Reviewed by Marc Wheeler
The life of Peter Allen takes center stage in The Boy From Oz, the Australian-turned-Broadway hit now getting an ambitious 51-seat West Coast premiere at Celebration Theatre under the direction of Michael A. Shepperd.
Who’s Peter Allen?
That’s what I asked when I first heard of this musical. (It’s also what I asked at intermission, but we’ll get to that). The Boy From Oz — book by Martin Sherman, original book by Nick Enright — seeks to answer that question in its sweeping journey from the 1940s-1990s. Briefly, Allen was an award-winning, Australian singer-songwriter who found international success performing in stage shows large and small, from his humble beginnings in pubs and cabarets, to Radio City and the Sydney Opera House. His songs were performed by Olivia Newton-John, Melissa Manchester, Frank Sinatra and others. And it was through a chance encounter with Judy Garland that he met and married her daughter Liza Minnelli before divorcing and coming out as gay.
Ohhh, THAT Peter Allen!
It’s no wonder Celebration — LA’s historic LGBT theater — gravitated toward this show. Their current home at The Lex, however, poses significant challenges in mounting a big Broadway musical. But as they demonstrated a few years back with their wildly successful, small-stage production of The Color Purple, they’re more than crafty at fitting large pieces in intimate spaces.
Which transitions me ever-so-winkingly to the production’s celebrated sexuality. Shepperd knows his audience, and eye candy — for any persuasion — is assured. The show’s intimacy is tender (especially its depictions of Allen’s later years romance), and blatant sexuality — albeit brief — is surprisingly edgy in an otherwise kid-friendly production. The Stonewall Riots are also dramatized (kudos to Eric Snodgrass’s smashing sound design) giving poignancy to sexual awakening.
Peter Allen’s played by fellow Australian Andrew Bongiorno, whose smile is as pleasant as the vocals emerging from it. And yet for all of Act One, even during Allen’s more vulnerable moments, I couldn’t see beyond his saccharine-sweet persona. I thought, Is this it? Is this Peter Allen? And if so, why did they make a musical about him?
Is Bongiorno missing something?
I decided to go with Am I? and sat back in my seat. And as Act Two began I realized Shepperd knew exactly what he was doing all along. If Act One is Allen’s caterpillar, Act Two is his butterfly. And boy does he.
Self-love and acceptance do wonders for the soul, and Allen’s spirit flies high and proud, storm clouds be damned. And there are storm clouds. And there is an end — one tied beautifully to “long-ago” Allen, played with an indomitable spirit by Michayla Brown. Her casting is truly inspiring, proving that a young Asian girl can play the childhood version of a white Australian man — this being theater after all.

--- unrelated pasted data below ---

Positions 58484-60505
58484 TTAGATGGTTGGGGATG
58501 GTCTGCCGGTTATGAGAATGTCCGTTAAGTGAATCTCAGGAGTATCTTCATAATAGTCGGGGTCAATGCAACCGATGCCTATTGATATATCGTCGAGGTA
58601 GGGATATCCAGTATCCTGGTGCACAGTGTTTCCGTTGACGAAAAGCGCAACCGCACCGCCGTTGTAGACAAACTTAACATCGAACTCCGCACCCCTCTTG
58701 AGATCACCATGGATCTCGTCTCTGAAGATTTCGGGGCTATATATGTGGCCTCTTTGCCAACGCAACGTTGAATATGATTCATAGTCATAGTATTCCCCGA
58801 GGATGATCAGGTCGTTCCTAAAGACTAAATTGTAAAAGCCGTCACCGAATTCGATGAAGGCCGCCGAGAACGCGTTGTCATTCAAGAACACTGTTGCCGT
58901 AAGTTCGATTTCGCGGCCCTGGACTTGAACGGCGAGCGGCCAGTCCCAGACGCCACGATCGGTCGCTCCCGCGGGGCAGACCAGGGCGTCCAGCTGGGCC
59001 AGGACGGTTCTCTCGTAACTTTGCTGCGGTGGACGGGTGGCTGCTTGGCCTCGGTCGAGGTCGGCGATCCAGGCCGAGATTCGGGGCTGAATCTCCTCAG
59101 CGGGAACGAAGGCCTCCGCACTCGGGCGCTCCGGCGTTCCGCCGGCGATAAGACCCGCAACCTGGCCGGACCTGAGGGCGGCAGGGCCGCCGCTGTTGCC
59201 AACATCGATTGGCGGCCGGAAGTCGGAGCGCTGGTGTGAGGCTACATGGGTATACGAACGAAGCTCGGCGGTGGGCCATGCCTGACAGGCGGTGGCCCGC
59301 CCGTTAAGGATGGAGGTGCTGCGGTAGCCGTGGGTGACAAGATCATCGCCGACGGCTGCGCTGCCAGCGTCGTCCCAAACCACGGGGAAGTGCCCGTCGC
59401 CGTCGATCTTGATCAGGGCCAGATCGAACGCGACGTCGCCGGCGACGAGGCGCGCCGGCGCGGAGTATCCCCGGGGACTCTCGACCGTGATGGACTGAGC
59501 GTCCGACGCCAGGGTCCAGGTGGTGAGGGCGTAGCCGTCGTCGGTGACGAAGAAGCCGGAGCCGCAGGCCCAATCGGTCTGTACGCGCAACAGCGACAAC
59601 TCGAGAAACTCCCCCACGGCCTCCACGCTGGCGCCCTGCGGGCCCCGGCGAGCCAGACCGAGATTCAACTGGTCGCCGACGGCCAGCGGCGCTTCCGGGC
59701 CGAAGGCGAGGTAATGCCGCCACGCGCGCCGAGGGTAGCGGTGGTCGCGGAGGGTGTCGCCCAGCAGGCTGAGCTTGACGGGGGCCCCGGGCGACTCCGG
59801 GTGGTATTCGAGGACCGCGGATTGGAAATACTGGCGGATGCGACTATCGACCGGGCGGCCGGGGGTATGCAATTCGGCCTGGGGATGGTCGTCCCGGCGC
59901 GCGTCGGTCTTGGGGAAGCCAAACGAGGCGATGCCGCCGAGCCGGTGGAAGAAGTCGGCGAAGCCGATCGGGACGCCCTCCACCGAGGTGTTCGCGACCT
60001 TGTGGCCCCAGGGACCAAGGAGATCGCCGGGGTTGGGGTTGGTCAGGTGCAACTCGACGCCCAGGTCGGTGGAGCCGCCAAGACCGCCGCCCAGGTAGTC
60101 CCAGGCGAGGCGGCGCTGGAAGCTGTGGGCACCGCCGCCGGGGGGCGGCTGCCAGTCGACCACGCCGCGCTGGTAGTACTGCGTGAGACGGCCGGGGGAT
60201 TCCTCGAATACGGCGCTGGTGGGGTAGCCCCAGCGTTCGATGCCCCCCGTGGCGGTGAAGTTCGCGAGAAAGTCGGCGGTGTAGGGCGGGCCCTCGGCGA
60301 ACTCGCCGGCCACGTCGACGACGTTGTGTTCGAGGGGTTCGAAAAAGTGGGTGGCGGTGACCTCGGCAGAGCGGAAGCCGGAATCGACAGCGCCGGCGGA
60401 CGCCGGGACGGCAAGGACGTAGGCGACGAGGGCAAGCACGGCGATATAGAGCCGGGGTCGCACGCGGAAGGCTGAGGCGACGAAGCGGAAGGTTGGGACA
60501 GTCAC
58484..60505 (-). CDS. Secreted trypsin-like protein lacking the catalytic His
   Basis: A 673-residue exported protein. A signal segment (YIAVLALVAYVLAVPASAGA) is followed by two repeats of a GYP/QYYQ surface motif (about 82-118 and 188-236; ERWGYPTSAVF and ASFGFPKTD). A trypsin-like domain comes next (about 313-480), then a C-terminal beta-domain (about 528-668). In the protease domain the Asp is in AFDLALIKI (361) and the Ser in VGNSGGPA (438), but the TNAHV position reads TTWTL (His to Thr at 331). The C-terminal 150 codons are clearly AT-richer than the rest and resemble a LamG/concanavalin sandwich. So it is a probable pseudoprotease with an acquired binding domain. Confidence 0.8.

Kelly Lester is outstanding as Allen’s mother whose support and love rival her constant worries. Her heartbreaking anthem, Don’t Cry Out Loud not only informs the story, it dares the audience, such power consumes her rendition.
Jessica Pennington is the spitting image of Liza Minnelli, thanks in large part to Michael Mullen’s (across-the-board) glorious costuming, Byron Batista’s hair and wig design and, alas, genetics. While vocally she’s not a dead-ringer, she’s within range. She shines brightest when Liza stands tallest, as in She Loves to Hear the Music where Liza claims her power and Pennington shows off hers.
And then there’s Bess Motta as Judy Garland. Make that, Bess Motta is Judy Garland. Her vibrato, gestures. Her throwing the mike cord over her shoulder just so. All of it: Judy. In serenades she takes the audience with her, transporting us back in time. Those who were there can relive their memories, and those who weren’t can swear they were. Power, insecurity and ferocity permeate this performance. Garland’s time in Oz is, like her life, too brief, but ohhh does Motta make the most of it, for all of us.
A strong, multi-racial ensemble rounds out the cast. And one couldn’t ask for a more perfect “descending staircase” in actors’ heights for staging aesthetics.
I was sure The Boy From Oz was a mix of songwriters, Allen making up about half the songs. But no: music and lyrics, they’re all his (including those co-written with Carole Bayer Sager, Burt Bacharach, etc). Notably, Best That You Can Do, Quiet Please, There’s a Lady On Stage, I Honestly Love You, Don’t Cry Out Loud and I Go to Rio are familiar hits that may inspire a few I didn’t know he wrote that! remarks. But mixed in with these bygone pop songs are some less successful “stage tunes.” None that bad, fortunately, they’re just not all dandies. That being said, a four-piece band under the musical direction of Bryan Blaskie gives this jukebox musical the sound it deserves.
Janet Roston’s choreography is fantastic. Whether bringing cutesy-silliness to the Love Crazy ensemble routine, Fosse-esque moves to a Liza number, or orgiastic simulations to Continental American, her range is broad and execution sharp.
Celebration Theatre’s The Boy From Oz is a strong example of what can happen under L.A.’s 99-Seat Plan. Not only is it an outside-the-box choice considering its venue size, it’s slick, polished and inventive (risk-taking being an encouraged component of the Plan.) Granted, I find its song selection mixed, and Act One — at least in this staging — had me feeling rather unsure, but by the end I was completely won over. This is, in large part, a wonderful production celebrating — as only Celebration can — the life of a man who learned not to keep it inside.
2 hrs and 20 mins. One intermission.